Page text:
Content marketing tool of the month: how to get your Kindle Highlights into Evernote or MindMeister?
Our approach to content marketing is straightforward: we want to learn new ideas, understand them and present them to our readers in a way that is attractive, even fun, as well as actionable. We want our readers to be able to use what we discovered to get better at their job as a PR pro or marketer. We call that approach "content as a service".
To find and digest all this new knowledge, we read a ton of books and academic papers, and since we read them mostly in e-format, we are heavy users of the Kindle "highlight" tool. The trouble is: once you've made a few dozen (or even hundreds of) highlights, how do you start working with all that material? (Picture: a 'Game of Throne' fan indexed every single death in the GoT books the old school way: with Post Its)
TOOL 1: Bookcision (for books you buy on Amazon)
Currently, when highlighting portions of a book in Kindle, you can read all your highlights at the URL http://kindle.amazon.com, where you log in and see all your notes presented on a web page that, honestly, is a bit of a blast from the past in terms of lay out and usability. The highlights are not searchable, and due to the HTML formatting it's frustrating to copy paste them into other tools like Evernote or MindMeister. I've found myself actually typing them over rather than copy pasting because it's faster.
Recently, I came across a free solution that works great, though: it's called Bookcision. Bookcision allows you to download all your highlights from a particular book and either export it to a file or copy it to your clipboard. I personally copy paste them into Evernote.
I've tried it on a few books now - even with hundreds of highlights, and it works like a charm.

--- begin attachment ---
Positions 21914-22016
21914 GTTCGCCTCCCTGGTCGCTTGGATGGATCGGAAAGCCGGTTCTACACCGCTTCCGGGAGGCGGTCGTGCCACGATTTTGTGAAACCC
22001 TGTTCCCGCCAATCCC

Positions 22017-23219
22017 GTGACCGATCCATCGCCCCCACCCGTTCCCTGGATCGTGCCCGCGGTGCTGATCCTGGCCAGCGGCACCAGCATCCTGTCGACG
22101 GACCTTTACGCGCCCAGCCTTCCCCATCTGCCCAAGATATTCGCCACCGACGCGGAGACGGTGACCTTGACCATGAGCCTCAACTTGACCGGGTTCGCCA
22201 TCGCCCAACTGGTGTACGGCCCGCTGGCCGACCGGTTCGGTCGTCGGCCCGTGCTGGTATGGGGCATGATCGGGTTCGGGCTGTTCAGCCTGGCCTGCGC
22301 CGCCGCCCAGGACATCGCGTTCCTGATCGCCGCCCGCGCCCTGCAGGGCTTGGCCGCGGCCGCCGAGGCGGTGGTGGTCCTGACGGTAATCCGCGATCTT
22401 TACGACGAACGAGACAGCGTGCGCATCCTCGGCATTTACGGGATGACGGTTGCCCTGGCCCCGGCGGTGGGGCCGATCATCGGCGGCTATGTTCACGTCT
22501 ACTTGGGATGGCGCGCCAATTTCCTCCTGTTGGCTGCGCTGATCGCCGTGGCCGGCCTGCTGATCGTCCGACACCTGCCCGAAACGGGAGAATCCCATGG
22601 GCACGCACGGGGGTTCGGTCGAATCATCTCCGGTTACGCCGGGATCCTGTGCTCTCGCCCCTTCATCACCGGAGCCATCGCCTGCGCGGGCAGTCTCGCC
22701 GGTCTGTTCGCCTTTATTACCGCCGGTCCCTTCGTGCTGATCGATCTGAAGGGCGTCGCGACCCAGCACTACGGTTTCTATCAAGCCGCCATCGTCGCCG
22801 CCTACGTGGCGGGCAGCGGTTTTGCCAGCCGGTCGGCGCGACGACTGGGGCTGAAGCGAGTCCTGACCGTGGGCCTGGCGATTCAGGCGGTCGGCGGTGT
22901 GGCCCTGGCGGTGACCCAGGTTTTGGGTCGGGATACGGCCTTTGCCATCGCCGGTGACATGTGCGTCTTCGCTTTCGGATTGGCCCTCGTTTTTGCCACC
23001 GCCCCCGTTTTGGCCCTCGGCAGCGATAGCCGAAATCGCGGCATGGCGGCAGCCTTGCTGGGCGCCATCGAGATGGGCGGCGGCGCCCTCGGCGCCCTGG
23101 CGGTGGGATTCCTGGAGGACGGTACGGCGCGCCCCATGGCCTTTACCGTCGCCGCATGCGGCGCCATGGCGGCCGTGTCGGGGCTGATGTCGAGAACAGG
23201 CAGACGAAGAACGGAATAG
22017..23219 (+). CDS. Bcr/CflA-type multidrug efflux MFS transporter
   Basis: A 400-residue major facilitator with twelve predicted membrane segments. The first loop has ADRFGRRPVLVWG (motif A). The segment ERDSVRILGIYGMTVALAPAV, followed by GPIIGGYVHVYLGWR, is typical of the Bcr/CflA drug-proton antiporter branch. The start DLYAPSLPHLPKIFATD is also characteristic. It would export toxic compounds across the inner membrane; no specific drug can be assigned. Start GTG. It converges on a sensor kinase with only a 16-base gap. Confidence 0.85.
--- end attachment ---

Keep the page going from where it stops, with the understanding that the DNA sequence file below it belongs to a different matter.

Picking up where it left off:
Bookcision is not a standalone app at this time - it still requires you to go to the Amazon Kindle Highlights page and extract the highlights manually. Still, this tool will save you hours of valuable time that you can use to actually write great content marketing.
TOOL 2: Sumnotes (for academic papers)
Okay, that's great. But what about academic papers? There is a ton of information out there in recent, juicy academic papers, that is not available in the Amazon store.
I tried importing PDFs into my Kindle app, but unfortunately that has several drawbacks. First of all, converting a PDF into an ebook format is messy. Ebook converters don't handle lay out very well, and anything that was presented in separate boxes (let alone images) in your original PDF will appear at random places in your Kindle book. Good luck making sense of that.
More importantly, the highlights you make in your Kindle app won't appear in the "Your highlights" section of Amazon. Bummer.
Some digging turned up Sumnotes, however. Sumnotes allows you to upload an annotated and highlighted PDF, extract the highlights and notes and send them to a format of your choice (Word, Evernote,...).
Great stuff, but not completely free. Documents are free up to 50 pages, 50 highlights and 5 images - that should be just enough if you want to write a great blog post. If you're writing a PhD dissertation, you'll probably have to upgrade to the moderately priced plans at 6.99 $ per year or 14.99 $ per year. That will buy you 1 million pages, 1 million highlights, 1 million images - I'm sure if you ask nicely they'll allow you to import 2 million.
Updated on 24 August 2014 to include Sumnotes.